Scenarios

Thirty scenarios are provided, most are smaller actions focusing on a specific unit and its role in the campaign. Each specifies set up, any special rules and victory conditions with a short historical commentary to place it in context. Set up instructions a clear and players should be into the game in a few minutes.

Feature Study: Leaders
Leaders are a tricky concept in a tactical game. Designers can either assume they are part of a unit and ignore them, or separate them out and dedicate rules to them. PG actually does both as armored vehicles are assumed to have a Leader associated with the unit and other Leaders are represented by their own piece. In PG, the leader is involved in activation, attack, defense, morale, and morale recovery. Careful management of your leaders is almost a defining characteristic of this series. They are busy units and it slows down the game, but IMHO it adds more than it costs to the game play. My main problem with Leaders is that they aren’t attached to any particular units: any Leader can command any unit of his nationality.

What’s missing?
Truthfully, not much. My issues with the Panzer Grenadier series overall are the lack of campaign rules, and some guidelines for unit organization. Cassino ’44 provides both, plus a unit cost chart for extended campaigns as well. As a matter of fact, the campaign rules can, with a little fiddling, be adapted to many of the other PG titles. I’ll be looking to do something like this on my own unless someone else beats me to it.

Solitaire - Tactical games are notoriously difficult to play solitaire, Cassino ’44, like the rest of the PG series games has no rules supplied to accommodate solo play. However, because of the nature of the battles for the monastery, Cassino ’44 lends itself more easily to solitaire play than most because of the straightforward attacker/defender roles each side must play. Solo gamers should have a much easier time with this title.

Overall Impression

Panzer Grenadier: Cassino ’44, Gateway to Rome is a different sort of game when compared to the rest of the PG offerings. Like the rest, the components and maps are as good as anything you’ll see in a contemporary wargame. The counters are attractive, informative, and uncluttered. The rules are well written, and mercifully short for a detailed tactical game, but they could use more examples. The scenarios are well written, and the campaigns are thoughtful and easy to follow.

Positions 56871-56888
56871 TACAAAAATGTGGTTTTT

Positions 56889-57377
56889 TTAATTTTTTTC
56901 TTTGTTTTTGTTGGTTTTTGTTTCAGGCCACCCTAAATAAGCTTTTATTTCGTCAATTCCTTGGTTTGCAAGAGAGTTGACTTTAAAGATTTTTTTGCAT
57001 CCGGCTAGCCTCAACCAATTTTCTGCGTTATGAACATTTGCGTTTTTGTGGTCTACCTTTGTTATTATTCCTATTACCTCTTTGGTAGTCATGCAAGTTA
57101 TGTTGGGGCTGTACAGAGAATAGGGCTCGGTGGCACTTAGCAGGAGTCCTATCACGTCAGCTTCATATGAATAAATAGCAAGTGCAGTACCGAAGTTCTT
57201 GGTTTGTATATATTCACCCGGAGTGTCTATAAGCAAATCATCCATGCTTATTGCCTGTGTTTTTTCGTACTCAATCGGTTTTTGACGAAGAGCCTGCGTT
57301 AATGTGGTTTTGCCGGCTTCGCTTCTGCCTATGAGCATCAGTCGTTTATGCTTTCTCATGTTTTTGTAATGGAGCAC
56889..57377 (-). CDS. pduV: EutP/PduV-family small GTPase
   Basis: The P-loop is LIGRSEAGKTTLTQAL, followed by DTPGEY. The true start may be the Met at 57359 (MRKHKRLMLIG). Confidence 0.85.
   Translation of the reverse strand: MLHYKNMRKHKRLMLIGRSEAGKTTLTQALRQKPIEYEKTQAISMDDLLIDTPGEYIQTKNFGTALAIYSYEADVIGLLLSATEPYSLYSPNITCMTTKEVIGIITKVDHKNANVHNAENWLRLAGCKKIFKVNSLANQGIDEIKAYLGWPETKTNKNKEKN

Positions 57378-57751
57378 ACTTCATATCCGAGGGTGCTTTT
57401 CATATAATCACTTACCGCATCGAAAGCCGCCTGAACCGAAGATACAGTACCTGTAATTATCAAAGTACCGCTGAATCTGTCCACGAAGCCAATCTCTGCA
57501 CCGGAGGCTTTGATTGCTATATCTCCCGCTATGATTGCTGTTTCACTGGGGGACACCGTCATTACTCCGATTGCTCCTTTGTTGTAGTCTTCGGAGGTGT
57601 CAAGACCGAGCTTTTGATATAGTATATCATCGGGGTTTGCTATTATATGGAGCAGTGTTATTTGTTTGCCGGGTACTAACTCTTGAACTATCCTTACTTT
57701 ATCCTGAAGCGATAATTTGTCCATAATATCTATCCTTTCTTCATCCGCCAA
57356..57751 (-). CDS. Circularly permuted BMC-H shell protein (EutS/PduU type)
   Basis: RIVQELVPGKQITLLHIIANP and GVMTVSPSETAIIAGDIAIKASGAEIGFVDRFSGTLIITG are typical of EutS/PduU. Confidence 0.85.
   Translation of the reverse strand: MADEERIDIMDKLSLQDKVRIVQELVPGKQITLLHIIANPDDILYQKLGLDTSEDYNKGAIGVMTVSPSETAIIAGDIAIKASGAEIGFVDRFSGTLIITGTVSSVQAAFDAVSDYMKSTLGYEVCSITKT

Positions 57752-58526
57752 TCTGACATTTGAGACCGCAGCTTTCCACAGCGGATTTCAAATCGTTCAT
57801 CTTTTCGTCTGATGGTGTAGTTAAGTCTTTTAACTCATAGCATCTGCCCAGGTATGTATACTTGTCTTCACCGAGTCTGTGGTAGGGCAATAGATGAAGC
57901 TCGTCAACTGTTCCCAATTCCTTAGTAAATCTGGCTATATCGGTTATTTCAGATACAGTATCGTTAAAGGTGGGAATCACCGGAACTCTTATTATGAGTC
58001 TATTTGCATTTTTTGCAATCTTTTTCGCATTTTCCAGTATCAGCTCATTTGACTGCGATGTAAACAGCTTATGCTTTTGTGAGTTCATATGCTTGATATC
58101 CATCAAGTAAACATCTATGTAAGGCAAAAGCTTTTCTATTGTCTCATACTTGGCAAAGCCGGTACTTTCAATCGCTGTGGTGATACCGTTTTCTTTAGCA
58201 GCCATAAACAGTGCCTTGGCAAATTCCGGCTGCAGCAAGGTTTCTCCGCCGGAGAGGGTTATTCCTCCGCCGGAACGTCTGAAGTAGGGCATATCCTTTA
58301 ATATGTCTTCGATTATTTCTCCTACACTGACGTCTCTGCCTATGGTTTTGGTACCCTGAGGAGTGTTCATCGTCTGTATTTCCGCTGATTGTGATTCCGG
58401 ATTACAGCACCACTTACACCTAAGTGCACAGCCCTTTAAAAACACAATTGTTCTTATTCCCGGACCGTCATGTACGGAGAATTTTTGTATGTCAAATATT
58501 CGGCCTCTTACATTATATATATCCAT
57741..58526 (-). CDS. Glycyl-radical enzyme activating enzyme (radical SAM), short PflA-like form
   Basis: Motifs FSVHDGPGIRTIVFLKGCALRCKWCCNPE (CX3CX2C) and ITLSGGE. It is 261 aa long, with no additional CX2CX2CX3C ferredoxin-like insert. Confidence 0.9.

The maps. One the one hand, I think these are the best maps in the series: the attention to detail and the artwork is just beautiful. I almost feel like I’m floating above the battlefield, especially when all four maps are laid out for the larger scenarios. On the other hand, the detail is almost too much to absorb over along game – and the games have a lot of potential to run long. In one gaming session, after a couple of hours, I kept losing units because they sort of melted into the background, or I’d reach for a unit and catch myself before I tried to pick up a feature that was drawn on the map. I found that if I took a short break from time to time that I had an easier time spotting units again. I can only guess that this was some sort of visual fatigue effect and recommend that players, in a long session, follow my example and take about ten minutes away from the map every hour or so – because I would be the last person to advocate putting out a simplified map, this one just looks so good.

Another great thing about Cassino ’44 is the variety of units and nationalities that come with it. The battle for Italy was very much an international effort, and it is reflected in the units. Going up against the Fallschirmjaegers and Panzertruppen, we have American and British troops, along with the Poles - who eventually were the first to raise their pennant over Monte Cassino, and a plethora of Commonwealth troops: Indians, Gurkhas(!), Kiwis, Maori(!!), even a company of Canadian tankers. I am thinking of running a game of Cassino ’44 in a local gaming con, and the nationalities would lend themselves to multiple players, especially on the Allied side.

I am excited by the campaign rules and am looking forward to trying them out, and then boiling down their essence and applying them to other games in the series. If it works out well, watch these spaces for some files.